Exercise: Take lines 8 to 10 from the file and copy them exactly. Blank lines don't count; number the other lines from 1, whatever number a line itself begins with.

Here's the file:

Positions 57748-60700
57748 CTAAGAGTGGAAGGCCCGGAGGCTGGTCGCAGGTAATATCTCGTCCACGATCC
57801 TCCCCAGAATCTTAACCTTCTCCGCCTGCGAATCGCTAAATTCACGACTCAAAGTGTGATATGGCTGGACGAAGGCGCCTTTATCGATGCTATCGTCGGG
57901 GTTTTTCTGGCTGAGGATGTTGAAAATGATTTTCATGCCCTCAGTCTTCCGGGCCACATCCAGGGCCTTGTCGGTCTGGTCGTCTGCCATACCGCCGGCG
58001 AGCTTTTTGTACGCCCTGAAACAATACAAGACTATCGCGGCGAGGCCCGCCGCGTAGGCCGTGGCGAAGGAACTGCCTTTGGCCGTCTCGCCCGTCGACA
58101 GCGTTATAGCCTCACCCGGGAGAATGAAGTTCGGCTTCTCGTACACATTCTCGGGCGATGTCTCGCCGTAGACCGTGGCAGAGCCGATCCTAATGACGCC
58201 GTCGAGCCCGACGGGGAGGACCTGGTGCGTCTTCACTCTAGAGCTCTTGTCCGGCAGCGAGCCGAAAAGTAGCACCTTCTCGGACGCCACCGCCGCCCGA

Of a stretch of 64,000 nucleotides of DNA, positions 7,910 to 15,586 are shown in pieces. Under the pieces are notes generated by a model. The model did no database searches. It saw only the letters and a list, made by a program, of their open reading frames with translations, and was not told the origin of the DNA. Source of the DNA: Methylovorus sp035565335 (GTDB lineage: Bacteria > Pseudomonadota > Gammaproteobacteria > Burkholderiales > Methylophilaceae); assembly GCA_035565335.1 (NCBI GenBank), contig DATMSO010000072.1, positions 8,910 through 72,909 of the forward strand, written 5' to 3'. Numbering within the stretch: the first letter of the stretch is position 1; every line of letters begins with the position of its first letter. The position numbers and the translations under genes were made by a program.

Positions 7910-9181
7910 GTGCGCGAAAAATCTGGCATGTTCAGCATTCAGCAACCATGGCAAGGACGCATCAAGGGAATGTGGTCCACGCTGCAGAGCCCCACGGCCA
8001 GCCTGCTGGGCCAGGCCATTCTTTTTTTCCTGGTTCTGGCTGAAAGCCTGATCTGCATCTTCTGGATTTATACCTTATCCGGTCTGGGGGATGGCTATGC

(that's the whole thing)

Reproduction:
Of a stretch of 64,000 nucleotides of DNA, positions 7,910 to 15,586 are shown in pieces. Under the pieces are notes generated by a model. The model did no database searches. It saw only the letters and a list, made by a program, of their open reading frames with translations, and was not told the origin of the DNA. Source of the DNA: Methylovorus sp035565335 (GTDB lineage: Bacteria > Pseudomonadota > Gammaproteobacteria > Burkholderiales > Methylophilaceae); assembly GCA_035565335.1 (NCBI GenBank), contig DATMSO010000072.1, positions 8,910 through 72,909 of the forward strand, written 5' to 3'. Numbering within the stretch: the first letter of the stretch is position 1; every line of letters begins with the position of its first letter. The position numbers and the translations under genes were made by a program.

Positions 7910-9181
7910 GTGCGCGAAAAATCTGGCATGTTCAGCATTCAGCAACCATGGCAAGGACGCATCAAGGGAATGTGGTCCACGCTGCAGAGCCCCACGGCCA